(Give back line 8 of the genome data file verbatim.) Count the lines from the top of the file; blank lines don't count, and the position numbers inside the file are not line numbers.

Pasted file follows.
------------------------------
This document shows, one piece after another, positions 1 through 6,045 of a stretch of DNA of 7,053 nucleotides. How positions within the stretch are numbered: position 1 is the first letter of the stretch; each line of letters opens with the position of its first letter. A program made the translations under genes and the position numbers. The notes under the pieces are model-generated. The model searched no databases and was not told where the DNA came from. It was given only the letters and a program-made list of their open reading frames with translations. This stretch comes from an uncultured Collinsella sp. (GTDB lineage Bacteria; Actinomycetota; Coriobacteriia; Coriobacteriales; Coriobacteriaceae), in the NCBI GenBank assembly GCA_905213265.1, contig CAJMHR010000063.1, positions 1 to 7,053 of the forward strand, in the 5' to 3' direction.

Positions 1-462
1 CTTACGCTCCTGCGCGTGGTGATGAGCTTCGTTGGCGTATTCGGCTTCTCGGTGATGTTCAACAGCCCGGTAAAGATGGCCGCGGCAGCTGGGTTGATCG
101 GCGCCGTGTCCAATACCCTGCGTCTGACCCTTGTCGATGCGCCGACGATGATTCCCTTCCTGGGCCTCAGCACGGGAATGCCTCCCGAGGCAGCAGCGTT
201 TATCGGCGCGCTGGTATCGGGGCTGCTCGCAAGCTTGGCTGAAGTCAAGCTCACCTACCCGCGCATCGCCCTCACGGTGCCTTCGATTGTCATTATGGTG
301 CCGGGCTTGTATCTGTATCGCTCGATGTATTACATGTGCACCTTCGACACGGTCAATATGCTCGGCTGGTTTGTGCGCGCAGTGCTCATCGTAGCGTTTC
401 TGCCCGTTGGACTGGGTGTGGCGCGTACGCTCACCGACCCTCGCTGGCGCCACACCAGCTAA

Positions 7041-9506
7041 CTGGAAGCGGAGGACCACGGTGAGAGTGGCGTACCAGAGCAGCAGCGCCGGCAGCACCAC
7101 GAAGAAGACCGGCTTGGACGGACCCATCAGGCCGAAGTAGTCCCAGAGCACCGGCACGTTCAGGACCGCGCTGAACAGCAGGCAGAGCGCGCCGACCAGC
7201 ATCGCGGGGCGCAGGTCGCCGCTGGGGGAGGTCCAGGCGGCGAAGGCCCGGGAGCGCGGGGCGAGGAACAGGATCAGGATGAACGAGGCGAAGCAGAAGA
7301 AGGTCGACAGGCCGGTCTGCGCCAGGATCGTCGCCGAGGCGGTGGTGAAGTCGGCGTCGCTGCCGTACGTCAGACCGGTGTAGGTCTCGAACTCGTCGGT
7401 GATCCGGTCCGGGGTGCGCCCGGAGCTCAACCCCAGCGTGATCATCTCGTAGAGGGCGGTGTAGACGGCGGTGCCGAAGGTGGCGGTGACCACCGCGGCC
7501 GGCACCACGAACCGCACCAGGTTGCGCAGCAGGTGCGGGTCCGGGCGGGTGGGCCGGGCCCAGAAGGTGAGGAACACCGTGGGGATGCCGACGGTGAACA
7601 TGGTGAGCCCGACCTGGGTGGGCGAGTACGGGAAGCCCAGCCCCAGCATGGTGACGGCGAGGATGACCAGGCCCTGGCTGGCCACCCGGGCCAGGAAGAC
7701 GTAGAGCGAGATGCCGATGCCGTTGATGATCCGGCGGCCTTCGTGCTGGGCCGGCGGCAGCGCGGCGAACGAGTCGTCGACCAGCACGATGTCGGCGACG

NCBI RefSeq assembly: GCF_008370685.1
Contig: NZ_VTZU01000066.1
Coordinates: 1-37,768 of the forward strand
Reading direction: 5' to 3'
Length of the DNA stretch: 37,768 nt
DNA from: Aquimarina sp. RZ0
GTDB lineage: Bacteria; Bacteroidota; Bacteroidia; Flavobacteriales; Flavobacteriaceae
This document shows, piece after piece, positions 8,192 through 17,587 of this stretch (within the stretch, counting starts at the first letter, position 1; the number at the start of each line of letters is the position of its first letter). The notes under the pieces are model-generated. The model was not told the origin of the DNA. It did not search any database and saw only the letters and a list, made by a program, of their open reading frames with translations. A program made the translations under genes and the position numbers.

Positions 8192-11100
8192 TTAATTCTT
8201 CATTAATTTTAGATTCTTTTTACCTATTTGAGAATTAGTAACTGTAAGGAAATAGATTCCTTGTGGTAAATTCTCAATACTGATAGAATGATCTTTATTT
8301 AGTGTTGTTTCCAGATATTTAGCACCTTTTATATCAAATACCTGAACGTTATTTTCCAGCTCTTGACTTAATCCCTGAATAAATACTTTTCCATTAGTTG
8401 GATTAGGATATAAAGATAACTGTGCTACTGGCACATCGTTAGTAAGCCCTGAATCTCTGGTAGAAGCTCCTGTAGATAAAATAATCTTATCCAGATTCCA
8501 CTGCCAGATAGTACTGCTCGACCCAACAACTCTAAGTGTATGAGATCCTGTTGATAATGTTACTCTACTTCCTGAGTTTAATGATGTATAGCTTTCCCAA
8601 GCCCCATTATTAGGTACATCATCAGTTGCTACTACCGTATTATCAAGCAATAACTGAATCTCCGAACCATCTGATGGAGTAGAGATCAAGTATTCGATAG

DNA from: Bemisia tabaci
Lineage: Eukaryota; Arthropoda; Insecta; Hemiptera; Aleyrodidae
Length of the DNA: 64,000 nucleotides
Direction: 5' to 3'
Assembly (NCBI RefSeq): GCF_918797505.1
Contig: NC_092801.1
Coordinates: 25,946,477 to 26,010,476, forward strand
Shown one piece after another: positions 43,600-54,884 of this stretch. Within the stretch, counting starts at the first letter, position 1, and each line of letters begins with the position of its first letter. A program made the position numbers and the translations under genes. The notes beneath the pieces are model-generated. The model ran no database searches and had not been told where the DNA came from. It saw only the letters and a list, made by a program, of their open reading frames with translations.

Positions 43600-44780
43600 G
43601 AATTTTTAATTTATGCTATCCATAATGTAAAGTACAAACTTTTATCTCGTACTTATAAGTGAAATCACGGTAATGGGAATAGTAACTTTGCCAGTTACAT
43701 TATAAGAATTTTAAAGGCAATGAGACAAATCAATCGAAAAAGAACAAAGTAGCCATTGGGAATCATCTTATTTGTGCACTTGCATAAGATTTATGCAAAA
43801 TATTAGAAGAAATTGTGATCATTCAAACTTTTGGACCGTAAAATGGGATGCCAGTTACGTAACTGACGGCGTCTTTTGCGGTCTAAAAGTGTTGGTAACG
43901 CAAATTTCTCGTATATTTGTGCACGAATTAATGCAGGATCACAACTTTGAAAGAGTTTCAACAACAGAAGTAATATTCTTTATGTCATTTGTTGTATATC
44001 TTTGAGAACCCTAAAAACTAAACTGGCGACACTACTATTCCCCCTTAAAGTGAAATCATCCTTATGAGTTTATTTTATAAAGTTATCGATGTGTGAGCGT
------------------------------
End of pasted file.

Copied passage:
Positions 7041-9506